There have been a number of heartfelt stories on the death of this award winning investigative journalist Michael Hastings, as well there should be. Still something is lacking.
I had read his book “The Operators: The Wild and Terrifying Inside Story of America’s War in Afghanistan” early this year. This book and his June 22, 2010 Rolling Stone article “The Runaway General” both profile General Stanley McChrystal and his inner circle.
I too am shocked at Michale Hastings death in a story that says “[he] …died early Tuesday in an explosive one-car crash in the Hancock Park neighborhood of Los Angeles…A witness, … named Jose, says he saw Hastings’ car moving at an extraordinarily fast speed coming down Highland from Santa Monica Blvd., which would mean the car was traveling south. According to Jose’s description, the vehicle may have gone out of control while crossing Melrose Ave.” (The Daily Caller)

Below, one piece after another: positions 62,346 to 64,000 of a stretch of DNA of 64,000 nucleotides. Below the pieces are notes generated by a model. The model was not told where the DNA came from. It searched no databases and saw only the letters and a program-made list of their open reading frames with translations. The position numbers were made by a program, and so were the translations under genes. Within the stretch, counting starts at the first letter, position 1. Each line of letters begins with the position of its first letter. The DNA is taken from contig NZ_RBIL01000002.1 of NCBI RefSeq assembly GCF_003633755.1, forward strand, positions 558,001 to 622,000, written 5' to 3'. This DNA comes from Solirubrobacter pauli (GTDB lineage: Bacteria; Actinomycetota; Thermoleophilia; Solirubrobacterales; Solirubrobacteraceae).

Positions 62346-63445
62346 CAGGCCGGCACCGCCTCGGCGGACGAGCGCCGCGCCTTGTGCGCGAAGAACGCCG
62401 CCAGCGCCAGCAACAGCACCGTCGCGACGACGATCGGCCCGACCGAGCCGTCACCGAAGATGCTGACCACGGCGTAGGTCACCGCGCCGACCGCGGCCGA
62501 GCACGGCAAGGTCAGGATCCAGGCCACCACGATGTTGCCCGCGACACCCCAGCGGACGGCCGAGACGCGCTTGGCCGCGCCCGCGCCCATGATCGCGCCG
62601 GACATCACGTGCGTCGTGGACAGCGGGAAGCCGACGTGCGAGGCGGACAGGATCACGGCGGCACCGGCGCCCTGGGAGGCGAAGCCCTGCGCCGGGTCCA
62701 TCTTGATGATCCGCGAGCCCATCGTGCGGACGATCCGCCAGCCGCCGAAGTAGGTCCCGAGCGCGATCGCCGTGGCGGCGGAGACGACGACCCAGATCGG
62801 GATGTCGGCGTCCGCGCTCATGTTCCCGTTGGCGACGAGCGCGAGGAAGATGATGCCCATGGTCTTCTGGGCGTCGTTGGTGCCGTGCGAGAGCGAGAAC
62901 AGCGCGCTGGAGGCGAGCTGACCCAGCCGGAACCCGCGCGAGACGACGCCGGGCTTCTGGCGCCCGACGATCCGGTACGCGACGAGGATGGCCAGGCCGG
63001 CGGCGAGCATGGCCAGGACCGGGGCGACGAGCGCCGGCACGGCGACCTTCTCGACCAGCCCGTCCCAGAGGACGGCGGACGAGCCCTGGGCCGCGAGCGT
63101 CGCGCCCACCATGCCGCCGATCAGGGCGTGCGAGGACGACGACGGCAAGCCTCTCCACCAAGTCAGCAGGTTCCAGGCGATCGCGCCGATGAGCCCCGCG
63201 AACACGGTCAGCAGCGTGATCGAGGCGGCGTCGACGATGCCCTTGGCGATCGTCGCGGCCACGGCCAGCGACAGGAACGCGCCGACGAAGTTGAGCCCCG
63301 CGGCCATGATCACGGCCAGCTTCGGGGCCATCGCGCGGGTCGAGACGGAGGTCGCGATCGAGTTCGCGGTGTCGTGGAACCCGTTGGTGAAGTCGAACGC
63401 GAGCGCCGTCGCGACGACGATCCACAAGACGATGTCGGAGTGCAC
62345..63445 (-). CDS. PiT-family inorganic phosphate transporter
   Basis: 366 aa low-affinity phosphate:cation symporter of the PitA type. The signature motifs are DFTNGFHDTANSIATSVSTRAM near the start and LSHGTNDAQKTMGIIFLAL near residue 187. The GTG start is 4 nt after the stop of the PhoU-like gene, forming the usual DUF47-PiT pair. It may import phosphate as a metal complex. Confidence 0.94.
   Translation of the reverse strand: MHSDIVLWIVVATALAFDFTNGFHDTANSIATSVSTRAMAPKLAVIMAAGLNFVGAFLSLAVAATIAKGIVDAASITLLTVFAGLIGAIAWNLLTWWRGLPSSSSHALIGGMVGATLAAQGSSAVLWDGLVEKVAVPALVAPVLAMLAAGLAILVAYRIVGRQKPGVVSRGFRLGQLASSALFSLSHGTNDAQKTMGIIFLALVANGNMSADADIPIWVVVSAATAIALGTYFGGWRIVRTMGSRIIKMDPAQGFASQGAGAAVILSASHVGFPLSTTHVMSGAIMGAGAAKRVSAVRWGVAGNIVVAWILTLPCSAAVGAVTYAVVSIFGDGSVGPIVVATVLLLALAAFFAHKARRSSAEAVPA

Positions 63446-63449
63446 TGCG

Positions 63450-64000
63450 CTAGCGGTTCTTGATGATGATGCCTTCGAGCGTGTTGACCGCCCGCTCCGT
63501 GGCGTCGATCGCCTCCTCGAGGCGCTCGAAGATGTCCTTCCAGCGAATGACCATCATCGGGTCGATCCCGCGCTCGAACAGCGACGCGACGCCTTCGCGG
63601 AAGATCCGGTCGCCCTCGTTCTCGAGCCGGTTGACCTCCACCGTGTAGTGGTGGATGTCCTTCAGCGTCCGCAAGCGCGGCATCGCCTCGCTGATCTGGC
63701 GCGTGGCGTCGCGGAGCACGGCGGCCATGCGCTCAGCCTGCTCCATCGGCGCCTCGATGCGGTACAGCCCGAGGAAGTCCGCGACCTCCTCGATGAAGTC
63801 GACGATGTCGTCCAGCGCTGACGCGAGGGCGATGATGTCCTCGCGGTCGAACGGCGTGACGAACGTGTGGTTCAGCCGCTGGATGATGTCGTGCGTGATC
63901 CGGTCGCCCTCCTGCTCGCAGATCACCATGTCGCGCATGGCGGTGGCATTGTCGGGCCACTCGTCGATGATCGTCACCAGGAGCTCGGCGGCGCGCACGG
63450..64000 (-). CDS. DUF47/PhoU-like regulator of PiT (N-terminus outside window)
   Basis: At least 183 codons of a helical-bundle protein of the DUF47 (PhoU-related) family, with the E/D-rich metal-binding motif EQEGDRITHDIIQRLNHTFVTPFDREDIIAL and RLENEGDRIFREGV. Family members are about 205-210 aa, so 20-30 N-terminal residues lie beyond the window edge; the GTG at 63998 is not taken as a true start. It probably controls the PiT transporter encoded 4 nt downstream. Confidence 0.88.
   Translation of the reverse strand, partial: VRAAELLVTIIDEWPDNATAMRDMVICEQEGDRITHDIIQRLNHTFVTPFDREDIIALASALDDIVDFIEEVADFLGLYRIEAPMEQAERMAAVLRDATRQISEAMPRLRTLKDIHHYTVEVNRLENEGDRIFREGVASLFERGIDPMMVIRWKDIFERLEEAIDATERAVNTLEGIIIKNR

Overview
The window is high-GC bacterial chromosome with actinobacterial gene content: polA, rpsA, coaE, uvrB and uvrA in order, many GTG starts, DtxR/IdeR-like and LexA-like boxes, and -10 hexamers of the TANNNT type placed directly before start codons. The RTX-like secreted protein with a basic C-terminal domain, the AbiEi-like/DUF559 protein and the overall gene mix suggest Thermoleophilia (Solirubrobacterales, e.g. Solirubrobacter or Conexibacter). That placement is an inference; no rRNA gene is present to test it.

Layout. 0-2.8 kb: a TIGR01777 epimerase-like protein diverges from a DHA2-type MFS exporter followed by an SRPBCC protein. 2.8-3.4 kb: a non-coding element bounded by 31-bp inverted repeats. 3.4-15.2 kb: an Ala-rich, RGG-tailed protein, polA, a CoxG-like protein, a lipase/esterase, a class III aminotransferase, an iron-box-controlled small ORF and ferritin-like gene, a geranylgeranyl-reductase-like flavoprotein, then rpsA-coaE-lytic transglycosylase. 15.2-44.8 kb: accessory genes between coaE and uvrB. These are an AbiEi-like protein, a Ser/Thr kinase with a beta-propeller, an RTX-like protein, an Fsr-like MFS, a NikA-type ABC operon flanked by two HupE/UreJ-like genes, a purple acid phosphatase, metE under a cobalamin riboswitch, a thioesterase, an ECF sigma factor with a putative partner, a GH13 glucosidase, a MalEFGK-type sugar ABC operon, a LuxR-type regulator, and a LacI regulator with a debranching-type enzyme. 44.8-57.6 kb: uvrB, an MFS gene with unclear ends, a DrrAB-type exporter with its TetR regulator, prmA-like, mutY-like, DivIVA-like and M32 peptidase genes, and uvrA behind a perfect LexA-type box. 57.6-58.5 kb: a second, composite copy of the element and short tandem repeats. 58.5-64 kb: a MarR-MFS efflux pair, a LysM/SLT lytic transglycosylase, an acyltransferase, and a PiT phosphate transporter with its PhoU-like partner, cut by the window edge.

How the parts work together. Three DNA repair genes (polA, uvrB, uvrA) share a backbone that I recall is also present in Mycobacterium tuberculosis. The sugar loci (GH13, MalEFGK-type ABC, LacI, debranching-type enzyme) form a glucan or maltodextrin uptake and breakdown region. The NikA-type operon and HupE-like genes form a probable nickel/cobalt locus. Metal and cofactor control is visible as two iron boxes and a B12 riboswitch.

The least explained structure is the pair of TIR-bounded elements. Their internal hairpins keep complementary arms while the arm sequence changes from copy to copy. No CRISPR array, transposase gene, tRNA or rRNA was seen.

What troubles me about the stories on his tragic death is that they are routine, for a not very routine reporter.
No investigative journalism has gone into this story. Why was Hastings speeding, does he have a record of reckless driving? Was he drinking? Did he have an argument with someone earlier in the day, who was the last person to see him? What was his state of mind? Was he suffering from PTSD?
Michale Hasting took down a Commanding General and his inner circle with his exposes, these men were at the heart of a counterinsurgency war in Afghanistan. They are trained killers, propagandists and true believers in their way or the highway. Hastings reported in his book that it was hinted that if the story went sour on McChrystal (and it did) they might have to kill him. Hastings confronted this threat directly and was satisfied & let it go.
But now that this incredibly brave journalist has died in a “runaway out of control, hit a tree and exploding into a fiery blaze car accident” no one is questioning the possibility of a hit?
Hastings deserves at least a better explanation of the circumstances that led to his early demise.
Read his book “The Operators” and his “The Runaway General” Rolling Stone article as well as his other contributions